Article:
Four in five people think those who spread fake vaccine news should face prosecution, a poll has found.
The research by ORB International of 2,000 people, carried out exclusively for the Sunday Telegraph, also found that just over half of people believe a vaccine produced in record time can be safe.
The news comes after medical company Pfizer announced last week that its vaccine is 90 per cent effective and could be rolled out in weeks.
Labour has written to the Culture Secretary to call for emergency legislation to stop the spread of “dangerous anti-vax content”.
The Government said its Counter Disinformation Unit has been working with online platforms to track and act on disinformation throughout the pandemic.
However, the opposition party claimed that anti-vax groups with hundreds of thousands of members are still “churning out disinformation”.
Jo Stevens, Labour’s shadow culture secretary, said the Government’s record on tackling the issue is “pitiful”.
She added: “It has been clear for years that this is a widespread and growing problem and the Government knows, because Labour has been warning them for some time, that it poses a real threat to the take up of the vaccine.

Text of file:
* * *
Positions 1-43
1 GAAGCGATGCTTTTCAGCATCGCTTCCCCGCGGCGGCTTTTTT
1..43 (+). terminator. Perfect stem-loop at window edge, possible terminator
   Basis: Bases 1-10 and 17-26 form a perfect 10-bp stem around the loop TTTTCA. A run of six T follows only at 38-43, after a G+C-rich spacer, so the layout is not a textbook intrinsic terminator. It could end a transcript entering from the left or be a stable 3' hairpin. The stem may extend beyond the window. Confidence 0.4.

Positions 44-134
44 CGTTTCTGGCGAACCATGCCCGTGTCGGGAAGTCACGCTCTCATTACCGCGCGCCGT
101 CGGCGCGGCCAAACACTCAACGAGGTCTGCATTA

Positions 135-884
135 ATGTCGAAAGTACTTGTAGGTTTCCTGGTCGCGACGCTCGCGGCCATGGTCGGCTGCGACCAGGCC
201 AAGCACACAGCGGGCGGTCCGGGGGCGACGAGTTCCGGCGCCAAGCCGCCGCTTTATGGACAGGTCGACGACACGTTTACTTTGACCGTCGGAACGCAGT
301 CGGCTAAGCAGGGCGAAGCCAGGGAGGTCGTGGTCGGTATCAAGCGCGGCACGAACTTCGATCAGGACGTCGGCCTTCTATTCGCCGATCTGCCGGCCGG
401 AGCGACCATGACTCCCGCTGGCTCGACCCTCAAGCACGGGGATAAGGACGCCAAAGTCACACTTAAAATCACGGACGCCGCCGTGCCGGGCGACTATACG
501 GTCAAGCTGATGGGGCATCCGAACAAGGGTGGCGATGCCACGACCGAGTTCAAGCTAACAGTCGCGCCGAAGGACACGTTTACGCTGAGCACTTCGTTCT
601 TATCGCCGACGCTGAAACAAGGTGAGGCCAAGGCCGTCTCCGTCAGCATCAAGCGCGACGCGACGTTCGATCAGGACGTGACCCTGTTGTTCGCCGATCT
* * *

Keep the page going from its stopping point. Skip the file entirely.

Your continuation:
“This is literally a matter of life and death and anyone who is dissuaded from being vaccinated because of this is one person too many.”
Labour said the forthcoming Online Harms Bill should be bought forward to tackle the problem.
Vaccines in progress
The Government said it would soon be publishing its full response to the Online Harms consultation.
A spokesman said: "Letting vaccine disinformation spread unchecked could cost British lives.
“We take this issue extremely seriously and have secured a major commitment from Facebook, Twitter and Google to tackle it by not profiting from such material, and by responding to flagged content more swiftly.”
ORB International said that people were more likely to respond positively when asked to take a vaccine to protect their friends and family than themselves.
Worryingly, it said research has shown that disinformation tends to spread six times faster than fact.
Imran Ahmed, chief executive of the Center for Countering Digital Hate, said social media companies needed to do their bit.
“The Government must stop falling for Big Tech’s excuses, and introduce financial and criminal penalties for failures that lead to serious harm,” he added.
"We have all done our bit to contain Coronavirus. It’s beyond time for social media companies and regulators to do their bit too."